Beleaguered by Tigers; and Other True Incidents of Travel in Sumatra
Introductory Note: The Boy’s Own Paper was known for printing adventure stories with religious and imperialist influence. Accordingly, “Beleaguered by Tigers” is a series of adventure stories told by Swedish naturalist Claes Ericsson based on his own travels in Sumatra. He recounts several tiger attacks and the heroic means he takes to drive the animals away. Of special note is the imperialistic attitude of the narrator, who often speaks of the native laborers in derogatory ways. This story is an example of literature that aimed to inspire boys, in later years, to go “civilize” the world in name of queen and country.
Advisory: This story depicts racism and contains racial slurs.
THERE was tiger “talk” almost every day—many times daily in some parts—and I saw more than enough of the treacherous brutes when collecting orchids and other plants among the mountains which stretch from end to end of Sumatra, but I can recall very few instances of natives being killed by them, although the huts outside of the campongs (villages) are often a great distance apart. However, this comparative immunity is not owing to want of enterprise on the part of the tigers, or my experiences were exceptional ones, but to the prudence of the people, who seldom go out after dark without lamps or torches, and whose houses are mostly built on piles, often eight or ten feet from the ground. If those airy structures of bamboo and rattan were more within reach, I doubt not that “Mr. Stripes” would play havoc with the dwellers.
Certainly the tiger is no respecter of human habitations. A Chinaman at Singapore told me that on going out one morning to cut vegetables for the market he encountered a monster in his garden. Rushing back to his house in desperate haste, he had but just time to clamber up the notched pole to a sort of loft where he slept and kept his gun, before the tiger was after him through the open door, dashing about the kitchen below, smashing the crockery-ware, and upsetting pots and pans in his vain endeavours to climb the apology for a staircase. Had Wang-lo taken the trouble to make a ladder when building his house he would certainly have been food for tiger that day, but the makeshift bamboo saved him, for the brute could not negotiate it. His gun was empty, but he loaded it as quickly as his trembling fingers would permit, and peered down.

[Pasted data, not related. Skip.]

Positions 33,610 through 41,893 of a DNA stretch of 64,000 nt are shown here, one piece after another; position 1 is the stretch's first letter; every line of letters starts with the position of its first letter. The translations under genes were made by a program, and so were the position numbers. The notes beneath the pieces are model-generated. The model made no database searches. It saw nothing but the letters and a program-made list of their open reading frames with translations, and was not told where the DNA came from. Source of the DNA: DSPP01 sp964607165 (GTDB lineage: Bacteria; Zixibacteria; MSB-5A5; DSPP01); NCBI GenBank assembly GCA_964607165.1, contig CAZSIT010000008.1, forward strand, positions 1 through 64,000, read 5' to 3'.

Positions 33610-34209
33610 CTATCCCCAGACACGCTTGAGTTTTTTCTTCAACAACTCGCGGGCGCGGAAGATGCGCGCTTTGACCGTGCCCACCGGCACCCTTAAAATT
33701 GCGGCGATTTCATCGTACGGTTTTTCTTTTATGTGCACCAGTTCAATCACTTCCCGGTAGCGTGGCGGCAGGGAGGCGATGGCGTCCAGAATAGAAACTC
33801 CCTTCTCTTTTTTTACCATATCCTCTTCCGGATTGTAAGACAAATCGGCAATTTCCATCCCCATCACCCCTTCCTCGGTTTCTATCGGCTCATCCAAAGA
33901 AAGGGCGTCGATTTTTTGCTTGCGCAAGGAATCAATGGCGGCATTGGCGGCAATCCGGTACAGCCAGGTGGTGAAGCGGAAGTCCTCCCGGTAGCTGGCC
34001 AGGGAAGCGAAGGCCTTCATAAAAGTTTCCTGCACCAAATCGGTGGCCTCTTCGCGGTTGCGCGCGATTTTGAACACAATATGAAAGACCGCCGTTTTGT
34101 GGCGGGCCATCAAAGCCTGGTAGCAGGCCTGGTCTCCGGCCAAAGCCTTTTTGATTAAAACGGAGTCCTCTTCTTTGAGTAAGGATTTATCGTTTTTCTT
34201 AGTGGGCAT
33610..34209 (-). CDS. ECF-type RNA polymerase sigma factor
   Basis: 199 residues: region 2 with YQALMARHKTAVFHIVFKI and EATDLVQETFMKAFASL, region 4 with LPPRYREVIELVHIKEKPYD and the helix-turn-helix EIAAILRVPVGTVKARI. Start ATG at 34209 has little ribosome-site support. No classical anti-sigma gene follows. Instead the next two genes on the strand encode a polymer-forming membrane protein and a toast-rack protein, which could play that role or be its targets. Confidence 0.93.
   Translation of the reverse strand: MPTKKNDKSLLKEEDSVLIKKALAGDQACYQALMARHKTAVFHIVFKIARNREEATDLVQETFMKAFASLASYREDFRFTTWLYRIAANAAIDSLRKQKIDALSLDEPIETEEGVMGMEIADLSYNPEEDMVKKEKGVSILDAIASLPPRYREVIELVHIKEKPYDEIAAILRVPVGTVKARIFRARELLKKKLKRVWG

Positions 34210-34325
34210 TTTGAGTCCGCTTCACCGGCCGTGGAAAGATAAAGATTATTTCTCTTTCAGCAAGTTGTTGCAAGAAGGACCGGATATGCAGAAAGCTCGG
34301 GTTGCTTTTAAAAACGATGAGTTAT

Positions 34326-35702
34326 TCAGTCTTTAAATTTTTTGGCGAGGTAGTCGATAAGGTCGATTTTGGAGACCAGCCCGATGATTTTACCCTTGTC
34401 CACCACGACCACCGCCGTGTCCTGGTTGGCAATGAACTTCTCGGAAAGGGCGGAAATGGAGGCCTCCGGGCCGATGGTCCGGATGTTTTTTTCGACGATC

What a sight that must have been!
The tiger standing erect, his quivering body stretched out full length, while he clawed the pole and shook the house in his rage at being baulked. Wang-lo looked down the cavernous throat and marked the great white teeth and bared gums. I do not suppose that he enjoyed the spectacle. He must have been in a terrible fright lest the frail building should tumble about his ears and precipitate him into those gaping jaws. Pushing the muzzle of his old gun to within a couple of feet of the brute’s head, he sent a handful of slugs into his brain, killing his enemy at the first shot. Descending when quite sure that the tiger was dead, Wang-lo stepped over the carcass, and once more went out into his garden, only to rush back in even greater panic and bar the door. The tiger had brought two companions, which had remained outside the house, playing, so the Celestial said, with his pigs. These went away after a while, and Wang-lo seized the earliest opportunity to remove to a less lonely neighbourhood.
Towards the end of May, 1893, I set out from Bencoolen for Campong Palik, a village some twenty-five miles distant, intending to explore the Palik mountain. During a previous journey I had heard a great deal about tigers in this part of Sumatra, and soon after leaving Taba Penandjong, a village on the road, notorious for the frequent visits paid to it by those dangerous felines, my coolies and I had a rather bad scare. 1“Coolie” was a term usually used by Europeans in India and China to refer to hired local laborers.
We had taken possession of a small hut standing a couple of feet from the ground, on the slope of a mountain. As it would not hold all my men, about half of them were obliged to sleep outside. Shortly before daybreak I was aroused by shouts and a loud knocking at the door.
“Tuan—Tuan! Rimau! (Sir—Sir! Tiger!). Let us in!”